New videos recorded or made in Oklahoma, including original music and photos.

"Glenveigh" is a song I wrote back in the 90s after visiting the Irish national park in Donegal. The story is self explanatory, and mostly true!

"Road Cod" arose from my experiences of driving around New York State and Pennsylvania in the winter on the way to gigs. While it never really happened, I always imagined the song taking place heading north of Marathon, NY on I-81, before the curve that brings you to Hoxie Gorge.

"Salt Marbles" began with a newspaper article about the history of salt potatoes, aka, salt marbles,which originated in Syracuse around the turn of the 20th century. This staple of Central New York festivals made it out to California in the early part of the century, where they were marketed as a health food. 
"Bunratty Mead" came to me as I was driving home from a gig in Watkins Glen. The chorus solidified between Odessa and Alpine Junction. The verses are a mashup of the Tain Bo Cualigne and Asterix comics which played a major part in my grad studies in Heidelberg, translated into German, of course. Shortly after writing this in early 2000s, I did sing verses at Bunratty Castle, which made a big hit with the performers and staff.

"The Token Song for Donal O'Shaughnessy"-- A song I wrote to accompany a cache of drink tokens accidentally brought from NY to OK. They resurfaced after being boxed for a year. I sent the cache back to Donal O'Shaughnessy, my partner in crime for many years who can put them to good use.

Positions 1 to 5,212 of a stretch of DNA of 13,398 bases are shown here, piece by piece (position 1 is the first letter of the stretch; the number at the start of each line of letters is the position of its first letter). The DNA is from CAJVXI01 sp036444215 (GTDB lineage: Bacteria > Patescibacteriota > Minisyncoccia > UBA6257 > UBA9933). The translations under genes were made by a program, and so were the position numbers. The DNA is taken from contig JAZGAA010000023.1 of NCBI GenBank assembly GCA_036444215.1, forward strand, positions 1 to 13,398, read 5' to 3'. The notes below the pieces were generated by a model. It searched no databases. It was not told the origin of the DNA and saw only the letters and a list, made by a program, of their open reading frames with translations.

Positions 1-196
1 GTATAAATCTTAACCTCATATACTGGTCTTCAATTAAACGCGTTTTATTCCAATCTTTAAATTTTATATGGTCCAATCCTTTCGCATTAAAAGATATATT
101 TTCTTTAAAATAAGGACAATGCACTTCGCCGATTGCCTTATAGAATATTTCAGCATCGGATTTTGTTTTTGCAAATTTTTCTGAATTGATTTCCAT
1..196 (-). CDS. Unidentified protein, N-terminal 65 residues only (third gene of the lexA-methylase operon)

"Johnny Cope"--Robert Burns wrote numerous verses to mock Sir John Cope, I picked just seven of them to make this version.
A fun song about the great saint who converted Ireland to Christianity paired with John Ryan's Polka, a tune familiar to many from the movie Titanic.
The Munster Cloak is a slow air I learned from the playing of the Chieftains, and the dance tune, Jamie Allen, is a standard for players of the English concertina.
There was a complicated relationship between sailors and ports. Jack Tar ashore was always welcome to spend his money, but when it was gone, John Landsman took his place. 
This song, "Red Is the Rose,"  I learned from the singing of Makem and Clancy. I have always loved the song.There were some glitches in this--mostly my words--but I decided to keep it because I like the sound of the accompaniment.
The song Rosin the Beau covers death and drinking, something that many Irish songs deal with. The melody was apparently used for Abraham Lincoln's campaign song.
The music in this video is a Celtimorphosis recording for a Christmas album. The music is a medley we entitled "Christmas in the New World," with the recurring melody being "The Huron Carol," a song I loved when I learned it in elementary school. Its associations with Native Americans in the colonial period struck me as appropriate for a video compiled from photos of Oklahoma, where so many eastern tribes ended up, due to forced relocations. 
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